Where past generations have sought a well-outlined career progression through specialisation in their chosen field, the current job climate now favours the jack of all trades rather than the master of one. Seen as the ‘job-hopping generation’
, millennials have long viewed career progression differently to their security-seeking predecessors.
Employers are recognising the need for diverse skillsets and have begun investing money into learning opportunities
that upskill workers – even if this means they don’t retain them. But more often than not, providing opportunities for growth and diversification within the team will keep staff interested, engaged and happy in their roles.
Soft skills are key to improving your influence at work.
“In simple terms it is important to challenge and develop staff because without opportunities for personal and professional growth people stagnate and productivity diminishes,” says Richard Wentworth-Ping, founder and CEO Wentworth People – an organisation that works with leaders to create change within their organisation.
Richard has found a lack of challenge in the workplace can result in two scenarios: “One, staff may stick around, but they are not energised and two, without opportunities to grow, people look elsewhere. Combining this outcome, you get the wrong people staying and the right people leaving.”
So, how does an organisation promote lateral career development and encourage a culture of learning and development? How can we avoid being constrained by a corporate ladder or restrictive job titles?
We spoke with Richard Wentworth-Ping about how he encourages organisations to provide opportunities for employees to grow both professionally and personally. We also spoke to Neil Smith, Hardie Grant Media group art director, and Sophie Al-Bassam, senior managing editor at Hardie Grant Media, about their experiences of learning and development during their careers so far.
Setting career objectives
While some people can easily map out the next five or ten years of career progression others may struggle with a concept that seems far too linear for the current work climate.
“Not everyone wants to be a manager or executive, but that doesn't mean they aren't ambitious or keen to develop their career,” says Sophie Al-Bassam.
Seeking work that is interesting and diverse might fit the value system of today’s working world better than a ten-year plan of becoming CEO.
“Media and marketing in particular have changed a lot over the last 10 years and will continue to do so,” adds Sophie. “It makes sense that we need new skills and people that are passionate about learning them.”
As a designer in both print and digital media, Neil has seen how fast the industry can move and new trends take over. “As a designer one must always be looking forward and have the curiosity to try something new,” says Neil.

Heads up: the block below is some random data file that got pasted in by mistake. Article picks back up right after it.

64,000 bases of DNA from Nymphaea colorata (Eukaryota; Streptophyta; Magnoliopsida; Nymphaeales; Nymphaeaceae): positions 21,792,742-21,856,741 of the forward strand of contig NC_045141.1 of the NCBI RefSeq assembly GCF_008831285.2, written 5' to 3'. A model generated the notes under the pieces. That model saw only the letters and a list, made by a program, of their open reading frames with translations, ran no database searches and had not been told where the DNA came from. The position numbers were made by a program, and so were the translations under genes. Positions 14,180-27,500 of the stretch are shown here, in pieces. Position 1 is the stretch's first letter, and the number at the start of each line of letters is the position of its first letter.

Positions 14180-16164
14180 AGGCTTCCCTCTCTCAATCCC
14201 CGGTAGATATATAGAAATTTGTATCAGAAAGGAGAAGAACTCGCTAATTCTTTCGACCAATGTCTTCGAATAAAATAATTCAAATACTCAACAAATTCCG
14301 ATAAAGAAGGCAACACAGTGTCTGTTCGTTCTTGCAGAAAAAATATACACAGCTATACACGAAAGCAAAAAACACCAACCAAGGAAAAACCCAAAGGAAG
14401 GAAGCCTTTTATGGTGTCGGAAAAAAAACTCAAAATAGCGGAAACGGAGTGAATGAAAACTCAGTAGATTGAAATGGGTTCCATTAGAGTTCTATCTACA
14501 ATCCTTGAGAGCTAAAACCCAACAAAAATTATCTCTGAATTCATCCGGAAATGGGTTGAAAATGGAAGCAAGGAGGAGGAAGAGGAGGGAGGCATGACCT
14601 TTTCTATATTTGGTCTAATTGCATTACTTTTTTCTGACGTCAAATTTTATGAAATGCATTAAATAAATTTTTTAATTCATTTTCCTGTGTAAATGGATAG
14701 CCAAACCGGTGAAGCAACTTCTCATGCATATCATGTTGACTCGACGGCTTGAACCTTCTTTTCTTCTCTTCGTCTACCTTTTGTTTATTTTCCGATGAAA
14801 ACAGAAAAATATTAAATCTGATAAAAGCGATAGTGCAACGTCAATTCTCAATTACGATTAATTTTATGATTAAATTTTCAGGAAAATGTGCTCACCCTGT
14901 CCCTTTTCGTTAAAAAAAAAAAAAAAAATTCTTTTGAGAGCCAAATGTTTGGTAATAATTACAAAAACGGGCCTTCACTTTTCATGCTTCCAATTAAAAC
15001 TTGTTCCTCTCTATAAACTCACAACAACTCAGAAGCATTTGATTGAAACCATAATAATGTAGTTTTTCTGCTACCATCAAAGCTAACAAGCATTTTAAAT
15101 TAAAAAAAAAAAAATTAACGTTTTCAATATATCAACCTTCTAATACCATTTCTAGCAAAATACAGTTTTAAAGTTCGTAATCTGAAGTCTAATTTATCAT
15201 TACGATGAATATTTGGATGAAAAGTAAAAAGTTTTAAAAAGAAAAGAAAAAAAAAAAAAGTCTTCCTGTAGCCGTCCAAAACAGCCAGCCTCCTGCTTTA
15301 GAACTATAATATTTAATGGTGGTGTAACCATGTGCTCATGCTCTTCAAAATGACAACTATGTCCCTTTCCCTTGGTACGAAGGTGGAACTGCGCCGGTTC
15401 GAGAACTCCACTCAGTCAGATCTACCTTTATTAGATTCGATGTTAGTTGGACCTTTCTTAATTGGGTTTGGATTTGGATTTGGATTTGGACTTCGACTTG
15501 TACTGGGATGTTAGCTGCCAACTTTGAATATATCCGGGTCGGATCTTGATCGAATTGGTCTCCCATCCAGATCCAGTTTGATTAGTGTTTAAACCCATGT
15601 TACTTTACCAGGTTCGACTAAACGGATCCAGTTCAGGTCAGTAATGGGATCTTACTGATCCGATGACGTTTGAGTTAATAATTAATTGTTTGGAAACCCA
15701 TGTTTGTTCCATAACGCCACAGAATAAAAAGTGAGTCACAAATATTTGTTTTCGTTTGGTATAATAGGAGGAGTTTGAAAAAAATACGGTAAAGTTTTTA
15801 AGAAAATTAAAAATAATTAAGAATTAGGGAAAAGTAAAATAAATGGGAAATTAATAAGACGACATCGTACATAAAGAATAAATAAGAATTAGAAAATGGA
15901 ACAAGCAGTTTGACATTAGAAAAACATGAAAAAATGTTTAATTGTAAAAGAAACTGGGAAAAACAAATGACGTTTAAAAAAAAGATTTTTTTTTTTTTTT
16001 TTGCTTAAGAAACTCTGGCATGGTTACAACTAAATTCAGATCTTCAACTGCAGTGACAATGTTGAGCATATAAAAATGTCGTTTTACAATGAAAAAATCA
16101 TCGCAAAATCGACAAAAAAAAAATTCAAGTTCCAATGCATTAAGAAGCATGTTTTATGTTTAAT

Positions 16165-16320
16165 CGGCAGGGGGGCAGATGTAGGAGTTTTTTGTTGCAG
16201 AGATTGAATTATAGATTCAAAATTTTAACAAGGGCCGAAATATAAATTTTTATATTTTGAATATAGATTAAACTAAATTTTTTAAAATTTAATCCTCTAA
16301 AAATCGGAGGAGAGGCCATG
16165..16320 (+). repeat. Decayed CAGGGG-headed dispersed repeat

A focus on transferrable skills
Richard warns against putting all of your eggs in one basket (i.e. focusing only on developing highly specialised skills).
“Diversification of skills shows a willingness to challenge yourself and extend beyond the comfort zone,” he says. “It allows you to remain fresh and relevant and this in itself can be motivating and can provide career opportunities.”
“For managers it's really important to develop your people – you never know what skills they might have a hidden talent for, which could be really helpful in growing the company,” says Sophie Al-Bassam.
“We're more likely to have several different careers throughout our lives now, so transferrable skills are more important. I think it's incredibly motivating to keep growing professionally. If you aren't growing in your job, then it gets boring.”
Balancing the technical with the soft
It’s important for managers to take a step outside of the ‘greater good of the company’ and find ways to give their people opportunities to develop soft skills to support their technical growth.
“Unfortunately, the term ‘soft’ can lead to a connotation that these skills are fluffy and less important,” reflects Richard, “yet plenty of research suggests they are actually more important once core technical skills are learnt.”
“The reality is that the modern workplace is interpersonal. Every day (whether in person or virtually) we collaborate, listen, persuade, give and receive feedback, handle conflict, work in teams, change direction quickly – there is nothing technical in this output,” says Richard.
“A focus on soft skill development is important as these skills are harder to learn and therefore require a longer investment in time, practice and effort.”
In any field, it helps to see examples of how different organisations are investing in staff learning and development. Hardie Grant engaged the Wentworth People in 2019 to work with all levels of the business to implement a structured approach to learning and development – which includes workshops, leader-led conversations and regular newsletters.
Hardie Grant managers are also empowered to encourage staff to seek out learning opportunities outside of the organisation – whether these are in a new field that they’re interested in or a conference directly relating to their day-to-day work.
Supporting staff with a specific training budget and enough time to seek out learning opportunities – without the fear of letting regular work slip – is important for fostering a culture of curiosity and self-education.
When it comes to seeking out development or encouraging your employees to upskill, Neil says the challenge starts now. “It is never too late to learn something new. The key thing is to practise practising. No one should ever stop that.”
Georgia Lejeune is a managing editor at Hardie Grant Media.
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